Dietary antioxidants and lifespan: Relevance of environmental conditions, diet, and genotype of experimental models
MetadataShow full item record
AuthorVarela López, Alfonso; Romero Márquez, José Manuel; Navarro Hortal, María D.; Ramírez Tortosa, César Luis; Forbes Hernández, Tamara Yuliett; Quiles Morales, José Luis
AgingAgeingLongevityBioactive compoundsNutrient-sensing pathwaysHormesis
A. Varela-López et al. Dietary antioxidants and lifespan: Relevance of environmental conditions, diet, and genotype of experimental models. Experimental Gerontology 178 (2023) 112221 2 [https://doi.org/10.1016/j.exger.2023.112221]
SponsorshipGrant reference FPU2017/04358; FPU2018/05301; MCIN/AEI/10.13039/501100011033; Grant reference IJC2020-043910-I; NextGenerationEU; Grant PID2019-106778RB-I00; MCIN/AEI/10.13039/ 501100011033 FEDER “Una manera de hacer Europa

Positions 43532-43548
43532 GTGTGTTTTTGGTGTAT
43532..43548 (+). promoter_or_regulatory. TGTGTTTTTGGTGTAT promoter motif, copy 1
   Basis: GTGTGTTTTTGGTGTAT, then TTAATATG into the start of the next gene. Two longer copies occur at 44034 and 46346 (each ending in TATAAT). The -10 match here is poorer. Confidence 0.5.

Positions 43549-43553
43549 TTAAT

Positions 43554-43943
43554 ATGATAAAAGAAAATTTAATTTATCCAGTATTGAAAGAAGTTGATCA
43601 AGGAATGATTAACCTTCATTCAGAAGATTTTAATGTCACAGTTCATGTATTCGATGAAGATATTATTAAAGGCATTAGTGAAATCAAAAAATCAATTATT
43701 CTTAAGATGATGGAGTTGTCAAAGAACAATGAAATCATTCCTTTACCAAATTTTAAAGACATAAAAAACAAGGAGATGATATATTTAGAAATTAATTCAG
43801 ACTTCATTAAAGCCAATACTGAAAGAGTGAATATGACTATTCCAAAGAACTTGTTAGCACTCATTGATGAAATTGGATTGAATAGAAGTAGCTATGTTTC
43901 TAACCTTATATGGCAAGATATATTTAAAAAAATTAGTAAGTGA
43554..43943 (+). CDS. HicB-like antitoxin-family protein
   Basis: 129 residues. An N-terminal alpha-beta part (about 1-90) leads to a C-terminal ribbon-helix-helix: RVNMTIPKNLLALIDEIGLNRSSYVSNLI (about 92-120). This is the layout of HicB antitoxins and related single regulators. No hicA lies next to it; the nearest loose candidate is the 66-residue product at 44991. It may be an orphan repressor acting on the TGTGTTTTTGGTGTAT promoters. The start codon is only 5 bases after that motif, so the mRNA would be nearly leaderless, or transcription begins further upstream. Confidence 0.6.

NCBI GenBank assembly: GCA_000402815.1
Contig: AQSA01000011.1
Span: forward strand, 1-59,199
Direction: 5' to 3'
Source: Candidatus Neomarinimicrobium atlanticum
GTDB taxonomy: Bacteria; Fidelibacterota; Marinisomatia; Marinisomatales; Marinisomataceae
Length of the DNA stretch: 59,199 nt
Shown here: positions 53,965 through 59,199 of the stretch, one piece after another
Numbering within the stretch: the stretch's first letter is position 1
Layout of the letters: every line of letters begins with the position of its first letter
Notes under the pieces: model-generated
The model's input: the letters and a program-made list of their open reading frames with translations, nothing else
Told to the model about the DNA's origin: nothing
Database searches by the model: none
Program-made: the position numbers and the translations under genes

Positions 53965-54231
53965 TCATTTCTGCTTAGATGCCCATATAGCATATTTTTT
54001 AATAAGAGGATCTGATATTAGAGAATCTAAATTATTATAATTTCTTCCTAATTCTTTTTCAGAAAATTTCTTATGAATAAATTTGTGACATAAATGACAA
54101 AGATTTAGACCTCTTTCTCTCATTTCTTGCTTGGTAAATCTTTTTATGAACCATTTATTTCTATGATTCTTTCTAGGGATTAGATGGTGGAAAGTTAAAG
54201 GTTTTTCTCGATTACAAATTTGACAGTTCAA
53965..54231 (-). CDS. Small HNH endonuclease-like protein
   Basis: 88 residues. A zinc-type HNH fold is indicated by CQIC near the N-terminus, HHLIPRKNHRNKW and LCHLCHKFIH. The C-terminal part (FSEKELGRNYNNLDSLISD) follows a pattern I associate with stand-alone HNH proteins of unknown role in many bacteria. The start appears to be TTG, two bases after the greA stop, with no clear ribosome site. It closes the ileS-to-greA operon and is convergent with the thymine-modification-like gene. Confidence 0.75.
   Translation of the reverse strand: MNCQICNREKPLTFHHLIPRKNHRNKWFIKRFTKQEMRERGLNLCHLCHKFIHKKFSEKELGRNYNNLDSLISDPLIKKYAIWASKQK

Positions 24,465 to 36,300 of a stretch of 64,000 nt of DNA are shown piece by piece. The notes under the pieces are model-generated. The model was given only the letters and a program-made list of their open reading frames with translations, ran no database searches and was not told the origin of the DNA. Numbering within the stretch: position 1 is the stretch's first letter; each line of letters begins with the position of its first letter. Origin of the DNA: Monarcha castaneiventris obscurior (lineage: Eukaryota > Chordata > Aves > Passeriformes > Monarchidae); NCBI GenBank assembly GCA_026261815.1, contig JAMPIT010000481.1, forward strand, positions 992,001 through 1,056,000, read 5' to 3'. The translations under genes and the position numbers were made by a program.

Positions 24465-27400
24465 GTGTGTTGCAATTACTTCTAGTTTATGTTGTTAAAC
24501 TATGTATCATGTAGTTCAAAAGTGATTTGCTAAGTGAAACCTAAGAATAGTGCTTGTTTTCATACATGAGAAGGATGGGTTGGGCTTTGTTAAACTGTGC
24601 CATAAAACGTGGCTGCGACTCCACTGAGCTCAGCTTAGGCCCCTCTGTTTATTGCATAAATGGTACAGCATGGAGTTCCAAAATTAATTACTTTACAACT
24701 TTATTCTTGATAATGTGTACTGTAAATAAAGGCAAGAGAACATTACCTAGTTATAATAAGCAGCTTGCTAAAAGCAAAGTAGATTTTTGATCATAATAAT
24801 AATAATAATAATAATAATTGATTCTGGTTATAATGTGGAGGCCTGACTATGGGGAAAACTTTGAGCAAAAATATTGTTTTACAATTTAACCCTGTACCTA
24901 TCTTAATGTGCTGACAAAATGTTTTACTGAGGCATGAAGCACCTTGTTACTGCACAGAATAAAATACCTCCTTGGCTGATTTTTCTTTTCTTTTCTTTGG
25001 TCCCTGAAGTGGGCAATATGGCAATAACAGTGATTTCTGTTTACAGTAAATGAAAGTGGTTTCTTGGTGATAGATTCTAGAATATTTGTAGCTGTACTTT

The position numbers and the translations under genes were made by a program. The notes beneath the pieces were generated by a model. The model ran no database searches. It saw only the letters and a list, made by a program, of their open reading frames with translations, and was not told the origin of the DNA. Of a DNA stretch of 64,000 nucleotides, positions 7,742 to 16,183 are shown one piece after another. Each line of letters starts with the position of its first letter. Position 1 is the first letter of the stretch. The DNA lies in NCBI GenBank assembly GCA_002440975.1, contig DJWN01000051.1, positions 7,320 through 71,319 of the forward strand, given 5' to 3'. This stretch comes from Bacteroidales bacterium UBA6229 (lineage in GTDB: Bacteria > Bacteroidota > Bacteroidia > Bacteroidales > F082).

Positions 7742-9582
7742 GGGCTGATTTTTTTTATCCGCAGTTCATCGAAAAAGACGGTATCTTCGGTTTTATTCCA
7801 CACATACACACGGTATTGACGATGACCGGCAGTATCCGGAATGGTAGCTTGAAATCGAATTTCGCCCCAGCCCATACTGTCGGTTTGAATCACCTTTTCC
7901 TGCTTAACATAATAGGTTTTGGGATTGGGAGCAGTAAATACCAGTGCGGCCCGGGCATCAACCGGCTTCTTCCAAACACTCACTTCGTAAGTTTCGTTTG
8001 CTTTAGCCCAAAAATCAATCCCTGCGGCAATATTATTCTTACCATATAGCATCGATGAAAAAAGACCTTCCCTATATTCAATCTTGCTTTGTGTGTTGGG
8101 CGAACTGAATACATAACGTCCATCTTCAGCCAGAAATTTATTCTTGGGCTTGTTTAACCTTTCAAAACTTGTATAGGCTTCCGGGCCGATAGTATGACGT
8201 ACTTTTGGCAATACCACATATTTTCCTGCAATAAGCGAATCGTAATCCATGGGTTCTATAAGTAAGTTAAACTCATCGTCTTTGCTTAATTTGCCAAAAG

The rise of life expectancy in current societies is not accompanied, to date, by a similar increase in healthspan, which represents a great socio-economic problem. It has been suggested that aging can be manipulated and then, the onset of all age-associated chronic disorders can be delayed because these pathologies share age as primary underlying risk factor. One of the most extended ideas is that aging is consequence of the accumulation of molecular damage. According to the oxidative damage theory, antioxidants should slow down aging, extending lifespan and healthspan. The present review analyzes studies evaluating the effect of dietary antioxidants on lifespan of different aging models and discusses the evidence on favor of their antioxidant activity as anti-aging mechanisms. Moreover, possible causes for differences between the reported results are evaluated.